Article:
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The Tufts Daily
Where you read it first | Tuesday, November 28, 2023

Central Asian climate crisis and its global significance

Bishkek, Kyrgyzstan, is pictured.

Summers in my hometown of Bishkek, Kyrgyzstan harbor joyous memories of playing under the sun with my friends and traveling with my family to our favorite vacation spot: Issyk Kul. Winters, however, have always been dreadful. It is not because of the lack of warmth and sunshine but rather due to the deadly smog that devours the entire city and keeps all its inhabitants suffocated by pollution and persistent darkness.

In numerous Central Asian cities, the legacy of Soviet urban planning — with its large concentration of heavy industry plants, poverty and inadequate governmental regulations — has led to winter smog. Central Asian cities rely heavily on fossil fuels, such as coal, to heat their homes due to the lack of affordable alternatives. Residents from the disadvantaged outskirts of Bishkek even turn to burning household waste, such as textiles, to survive the cold winters.

Exhaust emissions are another contributor to air pollution. Bishkek, a city designed for at most 50,000 cars, currently has 420,000 cars registered. In Kyrgyzstan, our immense, beautiful mountains are our pride. However, during the winter, they trap the pollution, creating even larger concentrations of smog in the valleys.

Bishkek has consistently scored some of the worst ratings in the World Air Quality Index, indicating that it is among the cities in the world with the worst air quality. According to a study conducted by UNICEF, continuous exposure to smog in Bishkek was responsible for at least 112 deaths from July 2021 to June 2022.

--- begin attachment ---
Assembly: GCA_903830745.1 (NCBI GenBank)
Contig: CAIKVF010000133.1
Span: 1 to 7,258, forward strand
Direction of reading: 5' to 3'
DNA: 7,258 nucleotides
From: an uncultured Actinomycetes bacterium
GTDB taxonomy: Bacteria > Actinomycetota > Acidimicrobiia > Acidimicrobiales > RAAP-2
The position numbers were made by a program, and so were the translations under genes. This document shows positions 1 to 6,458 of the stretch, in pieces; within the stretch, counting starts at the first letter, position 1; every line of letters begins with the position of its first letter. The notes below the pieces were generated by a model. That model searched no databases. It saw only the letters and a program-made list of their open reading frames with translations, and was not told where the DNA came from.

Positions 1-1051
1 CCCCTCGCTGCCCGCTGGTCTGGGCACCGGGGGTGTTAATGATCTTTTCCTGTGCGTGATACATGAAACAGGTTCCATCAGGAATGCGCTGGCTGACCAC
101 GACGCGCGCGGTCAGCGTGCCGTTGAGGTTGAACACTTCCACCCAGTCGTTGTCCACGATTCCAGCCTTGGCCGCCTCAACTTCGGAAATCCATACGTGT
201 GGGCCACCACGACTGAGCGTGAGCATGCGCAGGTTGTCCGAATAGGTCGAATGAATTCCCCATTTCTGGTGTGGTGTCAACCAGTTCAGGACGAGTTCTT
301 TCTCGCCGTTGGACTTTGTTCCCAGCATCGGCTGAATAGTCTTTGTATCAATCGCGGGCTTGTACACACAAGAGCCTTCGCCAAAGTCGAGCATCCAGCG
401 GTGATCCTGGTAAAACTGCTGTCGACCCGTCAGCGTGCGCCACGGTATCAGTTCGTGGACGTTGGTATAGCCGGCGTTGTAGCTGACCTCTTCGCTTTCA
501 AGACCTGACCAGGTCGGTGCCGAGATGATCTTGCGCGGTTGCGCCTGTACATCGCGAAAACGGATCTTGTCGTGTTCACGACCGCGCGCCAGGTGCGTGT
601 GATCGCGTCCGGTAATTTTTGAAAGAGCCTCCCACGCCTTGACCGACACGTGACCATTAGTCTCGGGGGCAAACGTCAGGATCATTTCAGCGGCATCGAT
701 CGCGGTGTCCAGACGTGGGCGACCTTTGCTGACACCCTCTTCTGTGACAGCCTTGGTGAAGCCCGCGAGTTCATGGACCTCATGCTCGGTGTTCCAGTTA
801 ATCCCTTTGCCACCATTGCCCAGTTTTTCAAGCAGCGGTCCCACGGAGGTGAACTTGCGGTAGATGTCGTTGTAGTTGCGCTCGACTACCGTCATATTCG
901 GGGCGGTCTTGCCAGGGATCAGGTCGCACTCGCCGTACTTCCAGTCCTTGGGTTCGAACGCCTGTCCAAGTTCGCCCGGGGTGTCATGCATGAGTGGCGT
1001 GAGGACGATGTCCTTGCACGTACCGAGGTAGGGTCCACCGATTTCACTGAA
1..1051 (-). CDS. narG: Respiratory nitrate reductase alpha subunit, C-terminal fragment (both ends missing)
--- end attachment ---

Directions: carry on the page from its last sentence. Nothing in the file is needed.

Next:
Unfortunately, this issue is not unique to Kyrgyzstan or even Central Asia. In almost all lower-income countries, air pollution increases in winter due to the burning of household waste and coal. Since coal is one of the most affordable and widely available heating options, it is considered essential to alleviating worldwide energy poverty despite being the greatest pollutant of all the major fossil fuels. China, which burns more coal than the rest of the world combined, views coal as a tool to mitigate exposure to unpredictable climate events and to prevent dependency on foreign energy suppliers.

Alternatives to coal include renewable energy sources, such as hydropower, wind and solar energy. However, in Kyrgyzstan, due to recent extreme heat and severe drought associated with climate change, hydropower’s feasibility is increasingly threatened, leaving the country to turn to other, dirtier sources of energy. This could create a vicious cycle of pollution associated with coal burning, whose effects can include droughts and extreme weather conditions — while pollution caused by fossil fuel emissions exacerbates the phenomena. In addition, violent tension between Kyrgyzstan and Tajikistan, during which nearly 100 people were recently killed, will escalate as climate change diminishes the region’s water supply.

For people from Kyrgyzstan and other Asian countries, this may be a pressing issue, but you may wonder how this might affect you. A 2017 study found that air pollution from Asia contributed to as much as 65% of the western United States’ ozone increase. In other words, air pollution in Asia is the biggest contributor to smog in the United States.

Unfortunately, Central Asia and its climate crisis remain largely understudied in the fields of geopolitics and climate change — much less with a focus on their intersection. As an institution of global citizens whose student body actively advocates for green climate solutions, it is important for us at Tufts to be aware of these issues in the region and not forget low-income countries such as Kyrgyzstan in the discussion of effective policy to address climate change. These regions will be the first to display the detrimental effects of an ever-warming planet.